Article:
Academic freedom is an important pillar of open societies, but two panelists worry that aspects of it are now being targeted both globally and in the U.S.
The panelists at Wednesday’s Samuel L. and Elizabeth Jodidi Lecture, sponsored by the Weatherhead Center for International Affairs, agreed that the struggle to sustain the principle in the near future may be tougher than in the past, but each panelist brought a different slant to the issue.
During the session, called “Insidious Threats to Academic Freedom in the U.S. and Abroad,” Michael Ignatieff, president of Central European University in Budapest and an associate at Harvard’s Center for European Studies, discussed the problems his institution faces — the “straight-on, in your face, boom-boom” threats, as he characterized them. And Craig Calhoun, president of the Los Angeles-based Berggruen Institute, spoke of more-insidious threats, the philosophical and cultural changes that can undermine academic freedom less overtly.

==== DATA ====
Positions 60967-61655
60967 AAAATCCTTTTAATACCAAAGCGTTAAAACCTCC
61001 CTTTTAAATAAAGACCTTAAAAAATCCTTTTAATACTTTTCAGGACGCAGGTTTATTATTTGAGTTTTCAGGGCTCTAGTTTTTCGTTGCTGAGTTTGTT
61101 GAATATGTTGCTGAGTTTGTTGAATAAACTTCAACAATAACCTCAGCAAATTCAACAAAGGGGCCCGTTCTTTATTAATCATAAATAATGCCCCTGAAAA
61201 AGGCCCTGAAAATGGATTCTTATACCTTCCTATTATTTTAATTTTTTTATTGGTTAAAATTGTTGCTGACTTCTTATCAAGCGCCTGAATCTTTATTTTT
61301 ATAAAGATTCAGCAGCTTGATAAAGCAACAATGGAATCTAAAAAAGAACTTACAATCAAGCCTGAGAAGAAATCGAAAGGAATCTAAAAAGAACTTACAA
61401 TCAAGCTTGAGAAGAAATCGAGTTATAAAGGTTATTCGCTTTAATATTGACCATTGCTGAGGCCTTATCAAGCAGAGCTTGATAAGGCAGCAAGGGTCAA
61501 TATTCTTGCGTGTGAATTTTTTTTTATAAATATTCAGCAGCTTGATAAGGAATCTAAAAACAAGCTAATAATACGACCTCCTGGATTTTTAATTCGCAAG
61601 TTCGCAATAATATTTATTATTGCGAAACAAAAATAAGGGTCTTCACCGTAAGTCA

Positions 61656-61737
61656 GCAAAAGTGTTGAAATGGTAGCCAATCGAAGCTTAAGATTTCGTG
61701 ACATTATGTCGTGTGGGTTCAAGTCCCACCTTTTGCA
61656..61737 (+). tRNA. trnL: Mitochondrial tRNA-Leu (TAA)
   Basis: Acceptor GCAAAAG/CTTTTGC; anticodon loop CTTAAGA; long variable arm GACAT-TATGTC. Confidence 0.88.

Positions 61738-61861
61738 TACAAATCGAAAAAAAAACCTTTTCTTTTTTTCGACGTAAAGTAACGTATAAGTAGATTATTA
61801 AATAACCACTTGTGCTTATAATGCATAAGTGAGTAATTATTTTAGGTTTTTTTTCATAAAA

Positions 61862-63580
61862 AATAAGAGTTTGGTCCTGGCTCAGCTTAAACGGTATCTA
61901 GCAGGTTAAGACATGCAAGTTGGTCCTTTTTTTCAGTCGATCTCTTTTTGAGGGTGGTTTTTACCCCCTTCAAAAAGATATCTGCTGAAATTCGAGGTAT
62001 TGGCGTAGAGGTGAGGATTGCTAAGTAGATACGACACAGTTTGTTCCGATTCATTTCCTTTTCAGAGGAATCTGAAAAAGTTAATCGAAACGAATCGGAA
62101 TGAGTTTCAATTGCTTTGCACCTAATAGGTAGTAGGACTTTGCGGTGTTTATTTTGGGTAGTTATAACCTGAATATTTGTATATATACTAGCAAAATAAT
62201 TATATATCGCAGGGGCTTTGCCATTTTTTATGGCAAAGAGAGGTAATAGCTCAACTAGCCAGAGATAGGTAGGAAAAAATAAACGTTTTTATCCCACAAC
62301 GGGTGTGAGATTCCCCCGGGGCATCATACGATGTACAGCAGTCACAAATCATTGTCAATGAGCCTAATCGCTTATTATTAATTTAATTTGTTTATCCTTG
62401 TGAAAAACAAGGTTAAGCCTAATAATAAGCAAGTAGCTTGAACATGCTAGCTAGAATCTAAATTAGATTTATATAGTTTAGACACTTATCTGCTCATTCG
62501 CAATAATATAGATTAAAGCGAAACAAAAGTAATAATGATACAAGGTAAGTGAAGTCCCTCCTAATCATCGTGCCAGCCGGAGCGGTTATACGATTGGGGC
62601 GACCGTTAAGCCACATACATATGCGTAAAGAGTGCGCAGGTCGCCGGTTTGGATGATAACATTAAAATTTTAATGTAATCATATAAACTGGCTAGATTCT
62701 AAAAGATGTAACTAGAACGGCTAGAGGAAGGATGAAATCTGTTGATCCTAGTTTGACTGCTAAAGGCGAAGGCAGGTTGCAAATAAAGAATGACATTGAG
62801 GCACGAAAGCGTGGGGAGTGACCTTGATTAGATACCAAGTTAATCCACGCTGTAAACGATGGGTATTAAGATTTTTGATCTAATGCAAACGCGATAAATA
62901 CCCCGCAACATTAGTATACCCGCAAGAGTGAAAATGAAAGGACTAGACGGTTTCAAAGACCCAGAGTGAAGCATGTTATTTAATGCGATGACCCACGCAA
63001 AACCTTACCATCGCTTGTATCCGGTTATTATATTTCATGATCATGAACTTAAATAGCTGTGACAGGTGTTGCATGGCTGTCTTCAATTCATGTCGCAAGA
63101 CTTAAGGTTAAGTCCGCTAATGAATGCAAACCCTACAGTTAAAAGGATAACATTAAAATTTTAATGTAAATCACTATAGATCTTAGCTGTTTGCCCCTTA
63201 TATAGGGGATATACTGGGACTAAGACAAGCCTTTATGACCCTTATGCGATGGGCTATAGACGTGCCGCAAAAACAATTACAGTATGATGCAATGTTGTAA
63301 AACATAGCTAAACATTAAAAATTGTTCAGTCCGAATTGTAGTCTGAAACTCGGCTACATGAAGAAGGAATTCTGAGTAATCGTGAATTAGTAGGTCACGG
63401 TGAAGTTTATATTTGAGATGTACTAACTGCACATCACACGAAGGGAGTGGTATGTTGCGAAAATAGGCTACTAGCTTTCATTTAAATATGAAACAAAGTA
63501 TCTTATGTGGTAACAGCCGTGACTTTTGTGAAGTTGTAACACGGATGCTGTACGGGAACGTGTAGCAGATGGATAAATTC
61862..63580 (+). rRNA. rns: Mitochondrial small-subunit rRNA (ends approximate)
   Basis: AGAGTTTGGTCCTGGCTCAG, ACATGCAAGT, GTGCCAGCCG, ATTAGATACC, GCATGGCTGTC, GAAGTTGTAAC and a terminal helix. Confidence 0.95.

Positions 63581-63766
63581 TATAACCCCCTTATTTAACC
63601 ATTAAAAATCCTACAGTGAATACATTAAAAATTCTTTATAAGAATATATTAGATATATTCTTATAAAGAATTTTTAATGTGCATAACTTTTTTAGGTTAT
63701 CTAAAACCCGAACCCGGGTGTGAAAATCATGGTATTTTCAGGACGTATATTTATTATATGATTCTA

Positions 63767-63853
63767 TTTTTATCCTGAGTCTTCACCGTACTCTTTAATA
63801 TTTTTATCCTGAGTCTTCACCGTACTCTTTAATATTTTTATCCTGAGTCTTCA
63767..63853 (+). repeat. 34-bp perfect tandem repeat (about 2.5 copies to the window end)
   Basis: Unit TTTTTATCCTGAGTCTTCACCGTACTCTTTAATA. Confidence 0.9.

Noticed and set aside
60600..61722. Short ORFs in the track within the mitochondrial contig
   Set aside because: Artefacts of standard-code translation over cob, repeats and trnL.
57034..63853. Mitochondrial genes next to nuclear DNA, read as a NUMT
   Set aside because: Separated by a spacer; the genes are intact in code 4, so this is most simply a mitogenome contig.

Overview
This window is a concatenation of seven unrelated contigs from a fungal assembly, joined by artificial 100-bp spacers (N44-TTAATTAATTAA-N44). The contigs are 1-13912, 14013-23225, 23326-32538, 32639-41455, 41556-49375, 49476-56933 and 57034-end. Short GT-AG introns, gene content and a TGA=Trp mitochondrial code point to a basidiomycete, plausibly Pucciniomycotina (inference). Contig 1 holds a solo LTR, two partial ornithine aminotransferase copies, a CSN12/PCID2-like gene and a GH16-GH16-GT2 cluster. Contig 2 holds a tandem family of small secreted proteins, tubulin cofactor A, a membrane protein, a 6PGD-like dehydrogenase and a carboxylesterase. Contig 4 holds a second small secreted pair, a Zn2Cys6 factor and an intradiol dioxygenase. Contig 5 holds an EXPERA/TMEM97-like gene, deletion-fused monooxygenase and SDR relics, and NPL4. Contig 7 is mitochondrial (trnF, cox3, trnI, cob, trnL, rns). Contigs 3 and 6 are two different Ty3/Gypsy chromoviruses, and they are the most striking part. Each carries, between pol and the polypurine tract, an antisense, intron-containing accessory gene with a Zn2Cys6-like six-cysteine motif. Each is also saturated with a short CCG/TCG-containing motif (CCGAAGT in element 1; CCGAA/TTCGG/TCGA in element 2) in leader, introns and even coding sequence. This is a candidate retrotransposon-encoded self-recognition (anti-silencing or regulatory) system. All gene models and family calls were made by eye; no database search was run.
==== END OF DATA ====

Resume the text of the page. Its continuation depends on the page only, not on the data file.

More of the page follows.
As president of an American academic institution in Hungary, Ignatieff faces conflict with the government there. As relayed by moderator Michèle Lamont, the Weatherhead’s director and Robert I. Goldman Professor of European Studies and professor of sociology and of African and African American Studies, Prime Minister Viktor Orban has an “obsession” with the university’s founder, the Hungarian-American investor and philanthropist George Soros. Orban is currently running for re-election on a “stop Soros” platform that blames him for a wave of immigration into Hungary. This, said Ignatieff, amounts to a “systematic mystification of the real.” For example, the prime minister’s campaign has suggested that Hungary’s Christian civilization is threatened by Muslim immigration, yet there are only about 2,000 Muslims in all of Hungary.
“What are we to make of a place like Hungary?” Ignatieff asked. The answer, he said, is not simple, as traditional definitions of “open” and “closed” societies do not apply neatly there. Budapest has a free press, and citizens are free to leave the country or return. This suits oligarchs who are free under such policies to deposit their money in other parts of Europe.